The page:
Misconduct accounts for most journal retractions
■ Retractions are still rare, but experts say they should give physicians pause before acting quickly in response to published medical evidence.
By Kevin B. O’Reilly — Posted Oct. 15, 2012
The rate of article retractions in the biomedical and life-sciences literature has risen tenfold in the last 35 years. Most retractions are due to fraud, plagiarism and other misconduct, said a study published online Oct. 1 in the journal Proceedings of the National Academy of Sciences.
The proliferation of journals and the intense competition for research grants and academic tenure may be contributing to the growing problem, experts said. Along with continuing concerns about researchers’ financial relationships with industry, the rise of scientific misconduct adds yet another reason for practicing physicians to scrutinize carefully what they read in medical journals, they added.
About one article in 100,000 was retracted in 1977, when the retraction was a fairly new method of correcting the scientific record. In 2012, about one in 10,000 articles gets retracted, said the study, which consisted of a review of 2,047 retractions indexed by U.S. National Library of Medicine’s PubMed service.
Two-thirds of retractions are for misconduct such as fabricated or falsified data, plagiarism or publishing the same article in more than one journal, compared with 21% for errors and the remainder for unknown reasons. Earlier studies concluded that most retractions are for honest mistakes.
For the PNAS study, researchers consulted secondary sources such as reports in other medical journals, news reports and government investigations to reclassify 118 retractions as the results of fraud rather than error.
“This is a huge concern, not because most of the literature is wrong, but because being aware that this is a problem introduces a complexity in terms of trying to interpret new research findings,” said Ferric C. Fang, MD, lead author of the study. “People who work in science realize the literature is not a set of facts, but a set of observations and opinions that vary in quality and reliability. But a line’s really crossed when you see fraudulent work that actually has the potential to harm patients.”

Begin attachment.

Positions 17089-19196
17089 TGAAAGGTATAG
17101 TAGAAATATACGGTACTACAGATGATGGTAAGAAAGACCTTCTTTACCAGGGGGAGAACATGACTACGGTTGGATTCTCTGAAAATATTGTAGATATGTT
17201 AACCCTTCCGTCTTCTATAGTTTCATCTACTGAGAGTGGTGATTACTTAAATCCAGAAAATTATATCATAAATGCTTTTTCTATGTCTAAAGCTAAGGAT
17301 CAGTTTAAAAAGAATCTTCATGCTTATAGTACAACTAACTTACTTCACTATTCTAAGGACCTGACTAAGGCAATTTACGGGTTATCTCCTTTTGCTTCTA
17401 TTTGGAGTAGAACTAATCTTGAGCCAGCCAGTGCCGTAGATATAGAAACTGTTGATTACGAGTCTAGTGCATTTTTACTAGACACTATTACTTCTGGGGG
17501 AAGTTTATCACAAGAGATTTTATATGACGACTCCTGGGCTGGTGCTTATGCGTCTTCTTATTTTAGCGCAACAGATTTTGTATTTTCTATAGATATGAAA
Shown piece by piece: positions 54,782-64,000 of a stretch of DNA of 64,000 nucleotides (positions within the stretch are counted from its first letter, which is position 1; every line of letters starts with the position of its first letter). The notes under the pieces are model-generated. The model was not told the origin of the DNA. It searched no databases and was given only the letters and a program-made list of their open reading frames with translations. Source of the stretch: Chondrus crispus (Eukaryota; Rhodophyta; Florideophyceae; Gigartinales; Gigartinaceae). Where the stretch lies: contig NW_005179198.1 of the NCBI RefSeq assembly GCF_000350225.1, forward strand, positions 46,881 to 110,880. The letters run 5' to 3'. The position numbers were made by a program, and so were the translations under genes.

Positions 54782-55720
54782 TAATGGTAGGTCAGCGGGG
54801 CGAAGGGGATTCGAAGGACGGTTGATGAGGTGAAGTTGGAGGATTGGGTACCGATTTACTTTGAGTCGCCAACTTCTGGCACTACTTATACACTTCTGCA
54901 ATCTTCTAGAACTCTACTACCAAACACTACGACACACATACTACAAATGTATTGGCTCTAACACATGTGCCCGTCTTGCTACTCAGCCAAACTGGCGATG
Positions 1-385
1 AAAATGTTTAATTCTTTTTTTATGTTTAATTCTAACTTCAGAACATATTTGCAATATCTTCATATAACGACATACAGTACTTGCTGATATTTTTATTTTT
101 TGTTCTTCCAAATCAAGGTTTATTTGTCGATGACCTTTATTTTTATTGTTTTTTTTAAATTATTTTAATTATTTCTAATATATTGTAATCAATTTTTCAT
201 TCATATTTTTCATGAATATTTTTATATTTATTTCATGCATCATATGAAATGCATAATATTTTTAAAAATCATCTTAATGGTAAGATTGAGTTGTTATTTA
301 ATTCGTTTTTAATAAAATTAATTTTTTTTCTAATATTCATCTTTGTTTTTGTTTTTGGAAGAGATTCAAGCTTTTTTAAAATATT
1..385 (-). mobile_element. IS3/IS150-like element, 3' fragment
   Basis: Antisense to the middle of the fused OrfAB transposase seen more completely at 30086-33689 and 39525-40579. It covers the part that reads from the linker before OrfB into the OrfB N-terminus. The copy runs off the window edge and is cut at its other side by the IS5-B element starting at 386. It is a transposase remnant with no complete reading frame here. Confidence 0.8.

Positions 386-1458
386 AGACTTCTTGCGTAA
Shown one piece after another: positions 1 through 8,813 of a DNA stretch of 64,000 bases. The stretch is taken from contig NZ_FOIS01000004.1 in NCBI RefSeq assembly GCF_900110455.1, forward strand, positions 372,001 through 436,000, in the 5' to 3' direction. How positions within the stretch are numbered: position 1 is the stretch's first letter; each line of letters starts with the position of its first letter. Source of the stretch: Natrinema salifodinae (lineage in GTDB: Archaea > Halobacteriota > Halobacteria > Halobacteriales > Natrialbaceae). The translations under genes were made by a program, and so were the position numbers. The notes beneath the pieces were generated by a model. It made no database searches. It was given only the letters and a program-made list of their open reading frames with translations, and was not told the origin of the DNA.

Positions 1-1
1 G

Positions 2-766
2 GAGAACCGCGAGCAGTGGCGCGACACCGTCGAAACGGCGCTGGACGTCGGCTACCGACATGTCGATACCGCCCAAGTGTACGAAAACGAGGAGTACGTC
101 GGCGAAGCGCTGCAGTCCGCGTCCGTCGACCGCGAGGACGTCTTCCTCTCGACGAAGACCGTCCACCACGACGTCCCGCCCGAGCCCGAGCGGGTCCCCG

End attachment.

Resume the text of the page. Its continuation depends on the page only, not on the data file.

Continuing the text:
The retracted article with the most citations is Dr. Andrew Wakefield’s 1998 study in The Lancet, which purported to link autism and bowel disease to the measles, mumps and rubella vaccine. It was retracted in 2010 and was dubbed “an elaborate fraud” by the influential British medical journal BMJ.
Science leads the retraction count with 70, followed by PNAS with 69. Sixteen articles have been retracted by The New England Journal of Medicine, said the study, which did not list any retractions in The Journal of the American Medical Association.
The weblog Retraction Watch was started in 2010 by two medical journalists to track journal article retractions.
“There are lots of [retractions] out there, and we’re not able to cover them all,” said Adam Marcus, co-author of the blog and editor of Anesthesiology News.